Summing up, friction between structures is helpful when the goal is to grab smaller holds but, as you can imagine, there’s a catch: it is a key factor in finger injuries as well, which brings us to the next point.
Another advantage of crimping is that it allows the hand to apply force on a wide range of holds (added paragraph on April 6 2016 thanks to comment from Will Anglin on my facebook page), partly because the wrist adopts an ideal prehensile posture: slight extension and ulnar deviation (Kapandji, 2006), partly because this, in turn, broadens our repertoire of body positions. Varying the angle of the fingers, shifting the carpal bones (that work together like two rows of marbles), and changing the wrist flexion or deviation allows us to grip sidepulls and gastons. It also lets us extend our wrists while raising our elbows chicken-wing style, to compensate for the fatigue-induced finger extension that is compromising our contact with the hold… good luck trying that with an open hand.
How it is associated to injuries
It has been observed that crimping is the grip type most frequently tied to pulley (because of friction), cartilage (due to compression) and tendon (over-elongation or torsion) injuries. Under a maximal isometric or eccentric contraction, a pulley can get torn when the tension produced by muscle and tendon is transmitted to the sheath and in turn to the pulley. To put it in context, the A2 pulley bears almost three times the force that the fingertip is eventually applying on the hold (Schweizer, 2001; Vigouroux et al., 2006). This is the downside of a mechanism that is responsible for the aforementioned tendon excursion (Schweizer et al., 2003).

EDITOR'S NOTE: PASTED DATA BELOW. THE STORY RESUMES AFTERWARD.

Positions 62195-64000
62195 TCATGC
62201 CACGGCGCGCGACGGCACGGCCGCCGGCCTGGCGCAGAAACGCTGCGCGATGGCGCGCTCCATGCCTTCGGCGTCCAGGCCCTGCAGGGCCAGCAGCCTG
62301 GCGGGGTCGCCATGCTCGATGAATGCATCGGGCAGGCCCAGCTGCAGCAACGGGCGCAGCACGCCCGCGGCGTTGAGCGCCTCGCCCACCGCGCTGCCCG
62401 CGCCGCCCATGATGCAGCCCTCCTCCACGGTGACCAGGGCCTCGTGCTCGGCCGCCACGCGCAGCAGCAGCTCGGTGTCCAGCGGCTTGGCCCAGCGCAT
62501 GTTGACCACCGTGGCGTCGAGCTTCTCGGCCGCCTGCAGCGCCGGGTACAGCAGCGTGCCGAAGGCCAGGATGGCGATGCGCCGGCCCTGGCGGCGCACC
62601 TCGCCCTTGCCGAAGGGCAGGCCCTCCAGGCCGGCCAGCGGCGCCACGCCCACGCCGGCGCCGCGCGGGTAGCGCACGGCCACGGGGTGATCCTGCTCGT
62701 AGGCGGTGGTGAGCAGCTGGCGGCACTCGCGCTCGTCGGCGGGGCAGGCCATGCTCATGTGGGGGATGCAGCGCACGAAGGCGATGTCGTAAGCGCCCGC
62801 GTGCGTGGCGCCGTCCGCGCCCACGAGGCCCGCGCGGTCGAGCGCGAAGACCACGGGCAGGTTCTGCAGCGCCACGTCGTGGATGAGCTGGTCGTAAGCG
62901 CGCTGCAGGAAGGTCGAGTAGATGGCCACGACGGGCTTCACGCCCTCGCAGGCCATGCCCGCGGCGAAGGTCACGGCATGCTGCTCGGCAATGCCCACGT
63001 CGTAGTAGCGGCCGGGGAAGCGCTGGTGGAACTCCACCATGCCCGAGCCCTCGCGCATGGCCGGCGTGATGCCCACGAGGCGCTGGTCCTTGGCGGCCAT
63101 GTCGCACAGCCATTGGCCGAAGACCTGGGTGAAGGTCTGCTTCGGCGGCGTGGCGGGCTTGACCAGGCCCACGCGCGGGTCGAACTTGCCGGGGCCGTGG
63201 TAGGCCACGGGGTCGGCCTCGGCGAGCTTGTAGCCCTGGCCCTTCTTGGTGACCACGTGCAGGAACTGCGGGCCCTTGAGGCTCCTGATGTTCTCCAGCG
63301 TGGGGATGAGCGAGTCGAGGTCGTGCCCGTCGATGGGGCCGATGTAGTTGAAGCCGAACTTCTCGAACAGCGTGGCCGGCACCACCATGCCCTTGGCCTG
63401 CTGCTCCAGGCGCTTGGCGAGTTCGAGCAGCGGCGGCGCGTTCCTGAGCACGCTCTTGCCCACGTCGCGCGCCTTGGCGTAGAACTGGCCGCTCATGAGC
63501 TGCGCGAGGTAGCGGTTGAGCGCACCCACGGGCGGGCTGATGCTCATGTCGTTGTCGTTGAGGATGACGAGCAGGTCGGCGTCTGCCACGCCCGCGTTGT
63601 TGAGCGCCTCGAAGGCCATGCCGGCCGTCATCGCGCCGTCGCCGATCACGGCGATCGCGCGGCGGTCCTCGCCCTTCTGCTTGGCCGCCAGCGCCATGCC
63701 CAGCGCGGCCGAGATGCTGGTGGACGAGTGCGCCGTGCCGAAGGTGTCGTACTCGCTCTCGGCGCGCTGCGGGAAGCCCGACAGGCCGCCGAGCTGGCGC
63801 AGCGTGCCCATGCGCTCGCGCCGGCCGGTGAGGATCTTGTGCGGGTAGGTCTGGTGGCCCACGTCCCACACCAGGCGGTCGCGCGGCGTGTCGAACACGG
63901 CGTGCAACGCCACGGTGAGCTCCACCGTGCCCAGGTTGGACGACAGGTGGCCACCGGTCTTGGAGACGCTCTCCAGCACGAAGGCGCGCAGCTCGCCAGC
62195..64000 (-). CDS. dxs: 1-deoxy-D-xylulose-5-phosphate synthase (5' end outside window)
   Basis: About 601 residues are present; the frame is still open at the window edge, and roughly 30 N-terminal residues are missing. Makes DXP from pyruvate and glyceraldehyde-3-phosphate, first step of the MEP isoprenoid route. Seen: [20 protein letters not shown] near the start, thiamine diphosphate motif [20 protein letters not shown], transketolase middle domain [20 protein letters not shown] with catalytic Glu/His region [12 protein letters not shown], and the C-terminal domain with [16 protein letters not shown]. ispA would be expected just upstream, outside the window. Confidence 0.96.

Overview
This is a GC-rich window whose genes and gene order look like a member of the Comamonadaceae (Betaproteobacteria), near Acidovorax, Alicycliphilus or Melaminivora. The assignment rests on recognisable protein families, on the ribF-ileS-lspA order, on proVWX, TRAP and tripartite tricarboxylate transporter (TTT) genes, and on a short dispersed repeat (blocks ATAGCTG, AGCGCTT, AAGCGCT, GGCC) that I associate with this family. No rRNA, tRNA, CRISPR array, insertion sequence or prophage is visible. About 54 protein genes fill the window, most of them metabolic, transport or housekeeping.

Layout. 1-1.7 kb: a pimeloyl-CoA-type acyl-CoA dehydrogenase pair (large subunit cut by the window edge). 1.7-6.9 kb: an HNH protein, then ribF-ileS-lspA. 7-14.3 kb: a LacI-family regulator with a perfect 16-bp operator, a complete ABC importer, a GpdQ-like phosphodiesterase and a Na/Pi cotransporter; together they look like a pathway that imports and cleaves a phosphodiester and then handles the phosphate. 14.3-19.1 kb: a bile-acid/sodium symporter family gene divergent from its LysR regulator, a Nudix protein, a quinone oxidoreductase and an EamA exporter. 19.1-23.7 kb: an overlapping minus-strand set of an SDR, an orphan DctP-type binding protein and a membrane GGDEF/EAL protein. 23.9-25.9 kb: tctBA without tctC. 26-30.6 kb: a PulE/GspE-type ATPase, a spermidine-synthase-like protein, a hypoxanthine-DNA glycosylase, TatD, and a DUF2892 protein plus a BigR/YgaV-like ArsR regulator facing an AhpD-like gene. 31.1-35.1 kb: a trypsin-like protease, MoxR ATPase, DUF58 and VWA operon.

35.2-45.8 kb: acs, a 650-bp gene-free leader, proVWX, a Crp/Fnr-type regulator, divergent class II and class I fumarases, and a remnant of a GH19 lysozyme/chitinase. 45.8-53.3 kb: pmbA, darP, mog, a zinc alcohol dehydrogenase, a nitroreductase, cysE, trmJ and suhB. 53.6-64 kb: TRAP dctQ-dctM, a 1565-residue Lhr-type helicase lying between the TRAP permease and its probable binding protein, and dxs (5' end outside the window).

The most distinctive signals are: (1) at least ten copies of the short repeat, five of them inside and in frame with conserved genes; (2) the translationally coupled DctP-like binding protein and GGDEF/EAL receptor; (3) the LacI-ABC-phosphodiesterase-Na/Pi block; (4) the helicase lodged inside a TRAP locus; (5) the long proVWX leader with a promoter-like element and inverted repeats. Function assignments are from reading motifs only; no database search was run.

It has been observed that under the kind of contractions mentioned above the tendon fibers change shape and direction, precisely with the aim of promoting friction against the pulley. This is an important biomechanical function similar to the one that allows some birds and bats to hang upside down without muscle effort even during sleep (Walbeehm & McGrouther, 1995), but it is especially dangerous when the load goes up abruptly in a maximal effort. Some examples:
a) we are already performing a maximal effort and our foot pops (maximal eccentric contraction).
b) the contraction is quick, and we have not allowed our fingers to “settle” correctly on the hold, with the added risk of damaging the tendon’s cell matrix.
c) insufficient warming-up. Under cold conditions these tissues are less elastic; a pulley that is prepared for the effort will dissipate some of the energy by stretching slightly, but if it has no give it can instead tear under the same load.